Naomi Kritzer has been writing science fiction and fantasy for twenty years. Her short story "Cat Pictures Please" won the 2016 Hugo and Locus Awards and was nominated for the Nebula Award. CAT PICTURES PLEASE AND OTHER STORIES was released in 2017, and her YA novel CATFISHING ON CATNET (based on "Cat Pictures Please") will be coming out from Tor in November 2019. She lives in St. Paul, Minnesota with her spouse, two kids, and four cats. The number of cats is subject to change without notice.

Cat Pictures Please and Other Stories by Naomi Kritzer

Acclaimed writer Naomi Kritzer's marvelous tales of science fiction and fantasy are now collected in Cat Pictures and Other Stories. Here are seventeen short stories, including her Hugo Award-winning story "Cat Pictures Please," which is about what would happen if artificial intelligence was born out of our search engine history. Two stories are previously unpublished. Kritzer has a gift for telling stories both humorous and tender. Her stories are filled with wit and intelligence, and require thoughtful reading.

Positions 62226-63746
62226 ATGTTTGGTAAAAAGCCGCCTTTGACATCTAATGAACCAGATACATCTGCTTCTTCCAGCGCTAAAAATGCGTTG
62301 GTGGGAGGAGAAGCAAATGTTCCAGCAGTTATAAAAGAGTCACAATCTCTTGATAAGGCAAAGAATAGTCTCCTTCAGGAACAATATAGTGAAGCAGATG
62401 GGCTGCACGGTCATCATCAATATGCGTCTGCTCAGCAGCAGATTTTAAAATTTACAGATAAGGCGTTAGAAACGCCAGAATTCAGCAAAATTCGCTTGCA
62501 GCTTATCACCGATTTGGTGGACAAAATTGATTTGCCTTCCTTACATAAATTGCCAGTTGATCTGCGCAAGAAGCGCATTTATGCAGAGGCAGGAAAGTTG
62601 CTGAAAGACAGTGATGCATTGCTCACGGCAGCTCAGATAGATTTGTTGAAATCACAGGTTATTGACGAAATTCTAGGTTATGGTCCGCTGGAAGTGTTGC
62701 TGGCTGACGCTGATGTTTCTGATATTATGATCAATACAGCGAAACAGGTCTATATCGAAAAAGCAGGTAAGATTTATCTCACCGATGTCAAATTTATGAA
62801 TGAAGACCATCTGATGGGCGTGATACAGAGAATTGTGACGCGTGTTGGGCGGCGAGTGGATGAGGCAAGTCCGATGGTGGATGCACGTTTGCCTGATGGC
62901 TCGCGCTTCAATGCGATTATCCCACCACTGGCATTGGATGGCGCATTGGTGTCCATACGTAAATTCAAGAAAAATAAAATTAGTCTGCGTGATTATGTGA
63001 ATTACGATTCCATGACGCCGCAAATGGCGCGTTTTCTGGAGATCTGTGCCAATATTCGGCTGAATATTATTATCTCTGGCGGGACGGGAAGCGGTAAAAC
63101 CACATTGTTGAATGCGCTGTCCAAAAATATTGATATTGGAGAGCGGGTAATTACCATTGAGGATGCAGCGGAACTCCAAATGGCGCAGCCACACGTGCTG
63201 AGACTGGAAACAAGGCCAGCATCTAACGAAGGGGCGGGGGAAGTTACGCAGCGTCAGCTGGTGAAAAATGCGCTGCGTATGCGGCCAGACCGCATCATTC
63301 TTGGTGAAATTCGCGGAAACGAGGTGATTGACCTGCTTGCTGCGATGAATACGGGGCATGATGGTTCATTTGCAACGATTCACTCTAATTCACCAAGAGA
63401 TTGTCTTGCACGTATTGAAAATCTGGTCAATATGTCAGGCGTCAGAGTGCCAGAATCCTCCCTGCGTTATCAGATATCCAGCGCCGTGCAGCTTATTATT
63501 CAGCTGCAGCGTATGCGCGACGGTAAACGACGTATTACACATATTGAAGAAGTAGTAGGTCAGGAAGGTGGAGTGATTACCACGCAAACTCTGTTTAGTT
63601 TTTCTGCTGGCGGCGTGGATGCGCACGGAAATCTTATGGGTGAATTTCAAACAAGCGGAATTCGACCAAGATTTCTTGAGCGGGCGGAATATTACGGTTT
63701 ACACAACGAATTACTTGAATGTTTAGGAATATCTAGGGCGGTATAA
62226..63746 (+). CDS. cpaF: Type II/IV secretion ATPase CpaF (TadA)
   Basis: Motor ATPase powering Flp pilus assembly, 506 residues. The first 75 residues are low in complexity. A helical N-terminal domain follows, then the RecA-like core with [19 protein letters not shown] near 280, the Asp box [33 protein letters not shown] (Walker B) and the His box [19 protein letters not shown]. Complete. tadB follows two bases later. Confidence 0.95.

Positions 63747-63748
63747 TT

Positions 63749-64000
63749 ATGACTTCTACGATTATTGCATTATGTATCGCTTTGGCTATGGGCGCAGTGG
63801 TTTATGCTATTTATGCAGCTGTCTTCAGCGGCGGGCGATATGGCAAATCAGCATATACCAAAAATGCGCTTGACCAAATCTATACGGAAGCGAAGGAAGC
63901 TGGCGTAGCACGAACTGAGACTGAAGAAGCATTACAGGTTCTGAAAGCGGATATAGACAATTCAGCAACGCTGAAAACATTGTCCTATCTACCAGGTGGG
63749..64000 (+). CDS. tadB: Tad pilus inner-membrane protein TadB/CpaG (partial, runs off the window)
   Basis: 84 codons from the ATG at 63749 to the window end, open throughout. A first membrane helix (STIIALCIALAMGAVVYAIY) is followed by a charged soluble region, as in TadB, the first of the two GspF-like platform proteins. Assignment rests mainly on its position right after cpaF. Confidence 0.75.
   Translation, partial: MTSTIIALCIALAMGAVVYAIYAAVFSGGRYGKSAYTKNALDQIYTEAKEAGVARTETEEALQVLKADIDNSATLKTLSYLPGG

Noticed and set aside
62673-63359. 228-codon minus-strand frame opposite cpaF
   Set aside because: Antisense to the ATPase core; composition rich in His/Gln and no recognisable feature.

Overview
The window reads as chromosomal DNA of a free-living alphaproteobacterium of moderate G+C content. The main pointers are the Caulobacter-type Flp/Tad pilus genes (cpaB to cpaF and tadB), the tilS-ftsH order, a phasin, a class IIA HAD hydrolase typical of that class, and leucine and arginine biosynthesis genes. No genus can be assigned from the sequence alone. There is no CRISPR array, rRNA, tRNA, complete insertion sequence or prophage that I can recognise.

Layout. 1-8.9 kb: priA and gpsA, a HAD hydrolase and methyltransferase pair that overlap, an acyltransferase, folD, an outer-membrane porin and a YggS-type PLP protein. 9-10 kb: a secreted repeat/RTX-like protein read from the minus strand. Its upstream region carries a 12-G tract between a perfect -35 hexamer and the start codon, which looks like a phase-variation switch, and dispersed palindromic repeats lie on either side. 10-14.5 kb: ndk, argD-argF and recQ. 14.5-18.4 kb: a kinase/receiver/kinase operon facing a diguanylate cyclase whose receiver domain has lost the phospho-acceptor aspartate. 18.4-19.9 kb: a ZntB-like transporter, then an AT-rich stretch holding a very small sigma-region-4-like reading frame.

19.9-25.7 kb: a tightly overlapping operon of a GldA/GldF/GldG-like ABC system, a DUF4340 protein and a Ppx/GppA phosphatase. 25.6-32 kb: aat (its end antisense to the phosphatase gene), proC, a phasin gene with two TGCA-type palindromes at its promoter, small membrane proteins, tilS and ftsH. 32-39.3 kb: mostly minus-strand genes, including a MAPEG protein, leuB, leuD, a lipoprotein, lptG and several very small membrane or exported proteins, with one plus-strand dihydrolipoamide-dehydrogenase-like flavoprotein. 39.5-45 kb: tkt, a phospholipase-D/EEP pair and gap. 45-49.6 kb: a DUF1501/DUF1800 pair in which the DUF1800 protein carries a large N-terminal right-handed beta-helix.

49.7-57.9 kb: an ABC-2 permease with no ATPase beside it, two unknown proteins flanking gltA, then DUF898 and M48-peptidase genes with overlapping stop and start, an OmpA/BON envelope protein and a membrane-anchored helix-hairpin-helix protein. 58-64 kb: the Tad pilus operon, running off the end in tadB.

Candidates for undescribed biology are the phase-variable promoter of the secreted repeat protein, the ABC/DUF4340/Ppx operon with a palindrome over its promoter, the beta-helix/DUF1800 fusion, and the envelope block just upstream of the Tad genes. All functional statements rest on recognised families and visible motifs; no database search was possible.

Cat Pictures Please and Other Stories by Naomi Kritzer is another story collection. I loved the title story, which won Hugo and Locus awards, and which was a Nebula finalist. Therefore I was delighted to find that Fairwood Press had collected it with others of Kritzer's stories in a collection that showcases her wit and talent. – Cat Rambo



  • "Kritzer's flawless collection taps deep wells of emotion and wonder. In the Hugo-winning title story, the internet becomes intelligent and decides that it will try to keep people from harming themselves—if they feed it pictures of cats. . . Her work is indisputably speculative, but it's a perfect entry point to the genre for readers who prefer fantastical and futuristic elements to stay more in the background, with human (and robotic) feelings always at the fore. This splendid treat is not to be missed."